How Men Can Increase Their Sexual Stamina

How Men Can Increase Their Sexual Stamina

5 tactics that may help keep you going

With the possible exception of size, stamina is probably the biggest concern men have about sex. Often used as a cheap joke in movies and TV shows, for many men this isn’t a laughing matter. And if you are unhappy with the amount of time you spend between the sheets, here are some things you can try:

Take more time honing your skills alone

For most guys, masturbation is about getting off as quickly as possible. And while pleasurable in the short-run, this can put a damper on the intimate time spent with a partner. But with consistent masturbation, men can actually retrain themselves to last longer.

“The more men masturbate, the more control they can get over the timing of their ejaculation,” says Dr. Kat Van Kirk.

There’s another benefit to getting more alone time, Dr. Van Kirk says: “If you aren’t masturbating on a regular basis and you seem to be ‘saving it up’, it is more likely that you will ejaculate sooner than you or your partner might like.”

Be careful what you eat

In many instances, what we eat can affect how we operate, and this includes sex. If stamina has been an issue lately, it could be time to take a close look at what you’re eating. Too much soy, dairy products, and alcohol could be bad for your sex life. But there are some delicious foods that could help you improve performance, including watermelon, wild salmon, garlic, bananas, and dark chocolate.

Talk to your partner

Because men often feel inadequate if they don’t have a lot of sexual stamina, this can affect their confidence and relationship with their partner. This is why communication is important. Talking about things and bringing them out in the open can immediately make everyone feel better. And when both people work to address the issue, this can strengthen their bond, and not just sexually. Dr. Van Kirk says men should see this “as an opportunity to build emotional intimacy with your partner and broaden your sexual repertoire.”

Having an honest discussion with a partner may also reveal something else: That there isn’t much to worry about after all. Men may be pleasantly surprised to find out that their partner is perfectly happy with the length of their bedroom sessions.

Figure out what’s causing you to be stressed or depressed

While men certainly rely on their body when it comes to sex, the brain can’t be overlooked. And when the mind isn’t right, this can have an impact on everything. For example, stress and depression are often linked to erectile dysfunction, and they can also hinder stamina.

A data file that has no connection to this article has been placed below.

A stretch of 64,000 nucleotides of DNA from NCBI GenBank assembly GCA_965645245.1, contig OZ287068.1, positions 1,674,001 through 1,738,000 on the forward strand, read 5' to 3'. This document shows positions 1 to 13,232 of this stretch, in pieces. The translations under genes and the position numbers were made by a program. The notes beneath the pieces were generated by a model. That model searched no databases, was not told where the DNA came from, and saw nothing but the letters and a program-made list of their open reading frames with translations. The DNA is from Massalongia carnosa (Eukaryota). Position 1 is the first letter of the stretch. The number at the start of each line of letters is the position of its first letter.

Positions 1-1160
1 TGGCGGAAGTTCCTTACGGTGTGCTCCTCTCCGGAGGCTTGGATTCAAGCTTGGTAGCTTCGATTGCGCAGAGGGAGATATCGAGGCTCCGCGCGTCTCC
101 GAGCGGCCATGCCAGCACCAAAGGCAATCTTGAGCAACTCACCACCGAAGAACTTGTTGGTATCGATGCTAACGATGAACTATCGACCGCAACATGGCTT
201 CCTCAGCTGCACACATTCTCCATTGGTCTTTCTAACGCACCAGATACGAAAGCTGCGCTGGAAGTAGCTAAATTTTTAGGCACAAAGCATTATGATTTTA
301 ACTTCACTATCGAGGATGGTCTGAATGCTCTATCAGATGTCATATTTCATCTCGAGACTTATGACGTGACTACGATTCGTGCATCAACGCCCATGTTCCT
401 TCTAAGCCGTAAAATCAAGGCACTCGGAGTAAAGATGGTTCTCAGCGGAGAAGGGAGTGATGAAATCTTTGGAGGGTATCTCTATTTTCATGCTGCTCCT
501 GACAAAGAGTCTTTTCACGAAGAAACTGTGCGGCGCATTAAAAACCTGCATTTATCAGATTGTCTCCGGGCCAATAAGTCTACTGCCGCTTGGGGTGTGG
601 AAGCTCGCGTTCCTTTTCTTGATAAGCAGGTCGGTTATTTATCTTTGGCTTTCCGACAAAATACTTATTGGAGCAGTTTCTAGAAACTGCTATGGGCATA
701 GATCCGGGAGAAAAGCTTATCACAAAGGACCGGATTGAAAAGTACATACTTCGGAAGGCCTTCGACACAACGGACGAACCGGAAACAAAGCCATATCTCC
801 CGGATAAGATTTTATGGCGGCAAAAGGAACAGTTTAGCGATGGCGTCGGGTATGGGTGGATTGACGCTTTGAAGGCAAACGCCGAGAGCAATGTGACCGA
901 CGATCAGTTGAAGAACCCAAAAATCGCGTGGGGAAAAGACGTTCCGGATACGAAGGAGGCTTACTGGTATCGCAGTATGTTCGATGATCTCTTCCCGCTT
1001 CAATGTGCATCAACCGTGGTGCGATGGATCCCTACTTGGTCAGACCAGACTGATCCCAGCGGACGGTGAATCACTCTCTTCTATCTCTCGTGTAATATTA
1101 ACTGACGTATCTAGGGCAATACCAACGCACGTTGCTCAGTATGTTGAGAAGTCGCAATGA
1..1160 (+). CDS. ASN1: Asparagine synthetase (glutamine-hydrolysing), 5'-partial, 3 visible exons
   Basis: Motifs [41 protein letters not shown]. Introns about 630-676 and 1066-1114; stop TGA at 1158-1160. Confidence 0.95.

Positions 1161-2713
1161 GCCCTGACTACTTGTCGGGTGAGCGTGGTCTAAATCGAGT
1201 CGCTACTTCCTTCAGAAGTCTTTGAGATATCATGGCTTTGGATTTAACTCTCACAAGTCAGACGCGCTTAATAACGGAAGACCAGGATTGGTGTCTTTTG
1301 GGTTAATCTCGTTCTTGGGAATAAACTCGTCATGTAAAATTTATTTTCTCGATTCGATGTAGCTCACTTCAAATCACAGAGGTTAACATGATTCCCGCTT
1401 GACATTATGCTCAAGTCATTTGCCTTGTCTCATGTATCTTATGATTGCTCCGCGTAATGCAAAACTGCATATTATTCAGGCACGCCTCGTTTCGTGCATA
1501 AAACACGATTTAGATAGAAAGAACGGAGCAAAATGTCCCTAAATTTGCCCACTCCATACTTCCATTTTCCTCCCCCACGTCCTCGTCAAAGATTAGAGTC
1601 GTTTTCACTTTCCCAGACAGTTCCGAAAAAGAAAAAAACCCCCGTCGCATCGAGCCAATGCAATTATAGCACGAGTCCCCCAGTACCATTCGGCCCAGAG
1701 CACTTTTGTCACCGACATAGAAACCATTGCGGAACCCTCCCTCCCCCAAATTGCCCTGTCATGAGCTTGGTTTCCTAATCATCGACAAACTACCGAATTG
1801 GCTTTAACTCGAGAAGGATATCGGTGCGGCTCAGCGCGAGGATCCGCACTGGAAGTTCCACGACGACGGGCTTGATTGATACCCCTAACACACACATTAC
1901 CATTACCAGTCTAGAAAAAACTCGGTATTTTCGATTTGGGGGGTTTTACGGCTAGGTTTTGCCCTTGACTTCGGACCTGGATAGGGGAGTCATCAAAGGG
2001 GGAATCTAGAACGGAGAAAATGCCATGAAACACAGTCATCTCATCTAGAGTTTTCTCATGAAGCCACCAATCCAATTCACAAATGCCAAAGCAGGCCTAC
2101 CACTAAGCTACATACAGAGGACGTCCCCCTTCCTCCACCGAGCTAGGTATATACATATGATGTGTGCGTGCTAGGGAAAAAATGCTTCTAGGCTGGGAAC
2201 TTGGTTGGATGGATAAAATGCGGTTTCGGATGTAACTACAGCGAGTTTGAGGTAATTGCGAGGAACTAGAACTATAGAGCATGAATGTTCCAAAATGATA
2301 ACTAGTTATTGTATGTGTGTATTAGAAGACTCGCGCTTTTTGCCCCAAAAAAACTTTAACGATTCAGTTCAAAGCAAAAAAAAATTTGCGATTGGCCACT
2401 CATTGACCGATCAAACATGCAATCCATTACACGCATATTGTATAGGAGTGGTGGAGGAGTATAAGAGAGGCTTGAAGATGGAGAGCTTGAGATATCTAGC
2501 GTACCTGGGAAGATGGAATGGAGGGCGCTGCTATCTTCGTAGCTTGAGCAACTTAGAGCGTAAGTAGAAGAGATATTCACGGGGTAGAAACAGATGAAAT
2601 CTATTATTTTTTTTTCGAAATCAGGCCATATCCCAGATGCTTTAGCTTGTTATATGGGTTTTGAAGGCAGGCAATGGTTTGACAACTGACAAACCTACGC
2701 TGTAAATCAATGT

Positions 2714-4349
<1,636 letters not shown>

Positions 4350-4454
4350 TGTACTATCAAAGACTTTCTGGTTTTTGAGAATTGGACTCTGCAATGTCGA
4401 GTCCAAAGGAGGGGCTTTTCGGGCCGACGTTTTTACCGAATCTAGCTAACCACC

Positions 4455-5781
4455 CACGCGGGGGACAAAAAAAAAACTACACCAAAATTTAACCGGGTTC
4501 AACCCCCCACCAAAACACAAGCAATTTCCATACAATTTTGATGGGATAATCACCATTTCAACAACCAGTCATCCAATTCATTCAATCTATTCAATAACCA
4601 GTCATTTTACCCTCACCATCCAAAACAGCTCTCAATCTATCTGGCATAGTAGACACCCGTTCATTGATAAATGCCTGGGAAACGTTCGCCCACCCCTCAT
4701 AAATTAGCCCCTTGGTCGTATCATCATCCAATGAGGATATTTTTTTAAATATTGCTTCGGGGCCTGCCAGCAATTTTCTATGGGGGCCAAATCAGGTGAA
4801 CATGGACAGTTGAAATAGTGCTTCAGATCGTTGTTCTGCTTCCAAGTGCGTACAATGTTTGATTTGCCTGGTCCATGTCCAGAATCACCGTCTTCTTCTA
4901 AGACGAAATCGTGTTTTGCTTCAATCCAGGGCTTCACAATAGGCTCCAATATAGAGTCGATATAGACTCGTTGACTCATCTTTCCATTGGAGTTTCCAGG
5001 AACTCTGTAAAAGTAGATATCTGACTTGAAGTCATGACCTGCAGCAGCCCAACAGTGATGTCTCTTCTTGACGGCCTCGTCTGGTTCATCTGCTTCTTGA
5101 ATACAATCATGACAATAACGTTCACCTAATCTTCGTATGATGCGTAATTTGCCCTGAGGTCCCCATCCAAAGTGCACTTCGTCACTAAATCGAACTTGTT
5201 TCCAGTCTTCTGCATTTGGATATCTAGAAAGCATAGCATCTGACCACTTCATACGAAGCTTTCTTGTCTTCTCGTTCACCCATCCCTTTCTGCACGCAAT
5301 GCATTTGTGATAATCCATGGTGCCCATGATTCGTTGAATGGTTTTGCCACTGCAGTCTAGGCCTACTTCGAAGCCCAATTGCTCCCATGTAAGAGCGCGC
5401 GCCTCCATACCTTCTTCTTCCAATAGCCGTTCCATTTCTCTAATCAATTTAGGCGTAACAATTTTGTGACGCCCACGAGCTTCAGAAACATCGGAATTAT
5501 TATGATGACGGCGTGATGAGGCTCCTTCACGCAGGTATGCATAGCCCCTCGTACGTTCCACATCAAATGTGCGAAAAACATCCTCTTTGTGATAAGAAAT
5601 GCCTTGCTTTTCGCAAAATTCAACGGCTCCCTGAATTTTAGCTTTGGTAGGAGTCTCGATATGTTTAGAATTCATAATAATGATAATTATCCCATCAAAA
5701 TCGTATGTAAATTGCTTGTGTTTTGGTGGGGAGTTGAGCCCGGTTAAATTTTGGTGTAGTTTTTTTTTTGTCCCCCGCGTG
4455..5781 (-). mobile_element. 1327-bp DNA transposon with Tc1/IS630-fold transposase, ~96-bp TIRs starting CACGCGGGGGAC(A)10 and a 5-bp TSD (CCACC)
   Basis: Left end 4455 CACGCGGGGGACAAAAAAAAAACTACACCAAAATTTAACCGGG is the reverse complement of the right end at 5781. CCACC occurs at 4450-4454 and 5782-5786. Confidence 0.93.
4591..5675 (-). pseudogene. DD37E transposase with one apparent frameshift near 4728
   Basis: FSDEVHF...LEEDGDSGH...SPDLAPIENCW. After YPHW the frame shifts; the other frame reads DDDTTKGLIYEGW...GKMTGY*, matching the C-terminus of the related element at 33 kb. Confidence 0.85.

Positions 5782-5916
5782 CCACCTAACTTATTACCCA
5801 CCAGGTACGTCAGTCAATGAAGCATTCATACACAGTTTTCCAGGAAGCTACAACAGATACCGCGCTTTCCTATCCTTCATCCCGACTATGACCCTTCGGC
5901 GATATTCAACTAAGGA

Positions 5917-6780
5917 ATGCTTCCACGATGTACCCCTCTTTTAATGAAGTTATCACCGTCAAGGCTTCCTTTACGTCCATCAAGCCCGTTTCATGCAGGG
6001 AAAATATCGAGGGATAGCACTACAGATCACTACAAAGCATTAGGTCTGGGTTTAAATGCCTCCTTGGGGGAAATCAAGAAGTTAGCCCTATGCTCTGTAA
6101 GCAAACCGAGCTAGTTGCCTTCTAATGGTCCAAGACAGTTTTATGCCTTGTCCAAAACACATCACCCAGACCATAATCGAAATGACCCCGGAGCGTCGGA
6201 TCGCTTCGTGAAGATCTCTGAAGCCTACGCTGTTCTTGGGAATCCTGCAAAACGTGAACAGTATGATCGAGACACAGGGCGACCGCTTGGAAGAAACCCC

“You can have someone who’s physically fit but if they’re depressed, they have no stamina whatsoever,” says clinical therapist Eric Marlowe Garrison.

There are numerous natural ways to help relieve stress and depression, and consulting a doctor for medication or other treatment options could also be a good step to take.

Get checked out physically

If all else fails, it is probably time to get examined by your doctor. It is possible that there is some underlying issue that’s causing the problem. You may end up being referred to a specialist who can offer the best recommendations.

In some instances, poor sexual performance could be due to inadequate blood flow to the penis, much of which can be caused by the plaque that builds up in blood vessels due to diet and/or age. Fortunately, there’s something men can do about this.

The GAINSWave®  treatment gets blood flowing to the right areas by utilizing low-frequency soundwaves to break up plaque and even stimulate the growth of new blood vessels. This is a proven procedure to enhance erections and sexual performance. See if GAINSWave is right for you by answering a few questions.

Alvaro Ocampo M.D.

Dr. Ocampo is an expert physician specializing in anti-aging, hormone therapy, pathology and environmental medicine. He received his medical degree from Columbia State Medical School in Montreal, Canada. Dr. Ocampo’s comprehensive medical experience includes working as medical officer for the U.S. Public Health Service and C.D.C, National Institute for Occupational Health, medical director for the U.S. Public Health Service, and as a Principal Investigator for American Pharmaceutical Companies.